(4) back in delete or rename the tag 2furl (in settings - tags) so you can start fresh again. I prefer to rename it to something like furled, so I can see right within whether I've already furled a link)

(5) start happy bookmarking again

This might seem a little complicated, but once you have done it two or three times, it will take you less than a minute (and made me sleep just a little bit better).

If you don't mind popup windows you alternatively might want to check out Alan Levine's Multipost Bookmarklet Tool which is pretty cool and can be configured to accomplish pretty much the same.
Furl and Almost Perfect Together is an excellent introduction to and Furl.

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Panic ClutterPanic Clutter


"According to the Wahington Post, President Reagan's attempts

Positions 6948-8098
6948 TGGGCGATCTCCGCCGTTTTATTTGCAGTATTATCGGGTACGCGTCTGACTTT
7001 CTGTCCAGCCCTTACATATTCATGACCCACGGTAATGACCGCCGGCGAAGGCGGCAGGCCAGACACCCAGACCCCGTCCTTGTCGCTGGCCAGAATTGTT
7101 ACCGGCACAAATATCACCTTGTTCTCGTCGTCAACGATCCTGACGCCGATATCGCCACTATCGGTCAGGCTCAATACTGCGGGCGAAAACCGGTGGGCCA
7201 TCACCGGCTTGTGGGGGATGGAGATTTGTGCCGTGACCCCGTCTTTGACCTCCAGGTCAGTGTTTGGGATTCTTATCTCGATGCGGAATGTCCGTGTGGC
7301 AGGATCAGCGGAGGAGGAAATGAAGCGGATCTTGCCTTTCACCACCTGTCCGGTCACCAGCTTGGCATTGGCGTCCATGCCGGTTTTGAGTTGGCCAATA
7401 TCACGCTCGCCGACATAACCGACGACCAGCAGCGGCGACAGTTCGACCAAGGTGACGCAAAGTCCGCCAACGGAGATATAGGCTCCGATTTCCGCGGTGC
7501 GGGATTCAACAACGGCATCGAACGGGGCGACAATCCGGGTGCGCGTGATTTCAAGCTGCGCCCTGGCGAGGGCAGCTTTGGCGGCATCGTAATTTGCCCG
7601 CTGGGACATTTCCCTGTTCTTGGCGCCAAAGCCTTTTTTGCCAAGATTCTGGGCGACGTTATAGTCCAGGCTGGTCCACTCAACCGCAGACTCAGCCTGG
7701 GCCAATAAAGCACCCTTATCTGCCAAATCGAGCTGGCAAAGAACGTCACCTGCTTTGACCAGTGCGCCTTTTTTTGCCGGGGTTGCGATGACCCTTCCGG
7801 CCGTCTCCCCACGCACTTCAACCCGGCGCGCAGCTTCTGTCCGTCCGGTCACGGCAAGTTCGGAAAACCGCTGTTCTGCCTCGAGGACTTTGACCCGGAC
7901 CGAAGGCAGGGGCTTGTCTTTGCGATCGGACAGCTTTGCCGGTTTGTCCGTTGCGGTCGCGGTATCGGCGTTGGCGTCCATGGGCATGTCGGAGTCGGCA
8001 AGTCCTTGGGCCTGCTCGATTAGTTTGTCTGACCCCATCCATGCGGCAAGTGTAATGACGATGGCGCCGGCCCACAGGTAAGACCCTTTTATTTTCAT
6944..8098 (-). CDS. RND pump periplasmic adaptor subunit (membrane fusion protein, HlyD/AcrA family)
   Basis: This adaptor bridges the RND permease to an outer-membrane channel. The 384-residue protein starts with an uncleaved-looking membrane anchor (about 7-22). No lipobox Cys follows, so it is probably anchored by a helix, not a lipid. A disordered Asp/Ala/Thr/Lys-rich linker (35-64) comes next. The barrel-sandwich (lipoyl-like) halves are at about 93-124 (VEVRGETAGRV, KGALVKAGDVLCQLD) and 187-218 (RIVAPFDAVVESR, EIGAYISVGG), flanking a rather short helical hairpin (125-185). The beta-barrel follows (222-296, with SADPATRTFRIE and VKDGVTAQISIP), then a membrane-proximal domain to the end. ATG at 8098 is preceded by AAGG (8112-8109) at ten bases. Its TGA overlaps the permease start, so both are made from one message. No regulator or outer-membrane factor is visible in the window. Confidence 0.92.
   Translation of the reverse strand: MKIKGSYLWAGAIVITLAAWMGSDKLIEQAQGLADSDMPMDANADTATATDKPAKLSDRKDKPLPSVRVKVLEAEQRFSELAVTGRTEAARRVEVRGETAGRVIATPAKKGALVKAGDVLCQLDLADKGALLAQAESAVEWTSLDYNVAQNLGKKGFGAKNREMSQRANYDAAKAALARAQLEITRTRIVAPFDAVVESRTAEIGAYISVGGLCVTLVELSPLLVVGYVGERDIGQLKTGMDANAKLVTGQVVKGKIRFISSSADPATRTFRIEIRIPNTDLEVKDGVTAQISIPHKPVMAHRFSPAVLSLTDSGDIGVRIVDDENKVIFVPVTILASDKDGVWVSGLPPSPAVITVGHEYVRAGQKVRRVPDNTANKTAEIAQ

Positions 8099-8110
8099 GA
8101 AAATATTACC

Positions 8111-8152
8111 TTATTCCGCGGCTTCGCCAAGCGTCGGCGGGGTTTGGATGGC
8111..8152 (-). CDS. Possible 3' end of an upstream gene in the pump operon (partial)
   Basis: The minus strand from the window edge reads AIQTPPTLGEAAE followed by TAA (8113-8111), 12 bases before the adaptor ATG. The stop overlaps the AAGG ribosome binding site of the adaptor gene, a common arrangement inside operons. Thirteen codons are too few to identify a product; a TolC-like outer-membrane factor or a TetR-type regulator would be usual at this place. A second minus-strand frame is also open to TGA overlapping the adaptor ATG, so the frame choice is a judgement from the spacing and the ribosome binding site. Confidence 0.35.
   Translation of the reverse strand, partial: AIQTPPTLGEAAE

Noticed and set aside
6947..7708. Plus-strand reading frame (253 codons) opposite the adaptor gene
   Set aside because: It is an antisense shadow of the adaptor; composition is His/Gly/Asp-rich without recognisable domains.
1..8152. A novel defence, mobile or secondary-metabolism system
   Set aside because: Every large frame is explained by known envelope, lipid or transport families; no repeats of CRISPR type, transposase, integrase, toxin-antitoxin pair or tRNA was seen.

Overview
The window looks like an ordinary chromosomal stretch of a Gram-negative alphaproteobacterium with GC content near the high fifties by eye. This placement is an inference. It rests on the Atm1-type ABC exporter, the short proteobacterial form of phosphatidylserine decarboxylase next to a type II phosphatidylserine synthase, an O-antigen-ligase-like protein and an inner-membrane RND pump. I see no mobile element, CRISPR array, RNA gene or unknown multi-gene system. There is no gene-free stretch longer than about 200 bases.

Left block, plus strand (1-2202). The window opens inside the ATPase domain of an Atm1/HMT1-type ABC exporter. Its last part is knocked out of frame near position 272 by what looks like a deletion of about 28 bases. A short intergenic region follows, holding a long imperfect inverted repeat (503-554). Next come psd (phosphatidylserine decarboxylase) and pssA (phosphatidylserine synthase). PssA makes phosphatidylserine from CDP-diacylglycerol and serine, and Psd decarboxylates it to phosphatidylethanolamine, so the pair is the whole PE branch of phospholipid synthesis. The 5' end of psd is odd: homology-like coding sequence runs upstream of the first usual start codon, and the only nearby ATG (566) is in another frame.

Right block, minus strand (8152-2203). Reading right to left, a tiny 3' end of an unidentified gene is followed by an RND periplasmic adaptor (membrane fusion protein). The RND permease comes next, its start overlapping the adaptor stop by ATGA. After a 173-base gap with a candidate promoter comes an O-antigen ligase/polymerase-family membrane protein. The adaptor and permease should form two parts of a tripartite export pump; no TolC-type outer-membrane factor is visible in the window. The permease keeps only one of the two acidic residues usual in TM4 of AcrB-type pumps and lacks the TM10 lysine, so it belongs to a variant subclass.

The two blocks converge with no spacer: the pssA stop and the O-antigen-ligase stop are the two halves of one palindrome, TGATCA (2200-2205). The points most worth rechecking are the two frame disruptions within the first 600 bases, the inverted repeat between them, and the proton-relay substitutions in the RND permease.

at conciliation with the Soviet Union in Geneva in 1985 included
a vow that the U.S. would join the USSR in case Earth was invaded
by aliens from outer space."

from the Panic Encyclopedia (edited by Arthur Kroker, Marilouise Kroker, and David Cook)

Found this hilarious book from 1989 during a heavy anti-clutter session this weekend. It's out of print, but available for free download (after informal registration) here and a pretty weird reading. The book is in retrospect a very innocent and nostalgic compilation of some symptoms and phantasms of the eighties, a time when one could phantasize about cyberflesh or speak about post-xxisms without flushing.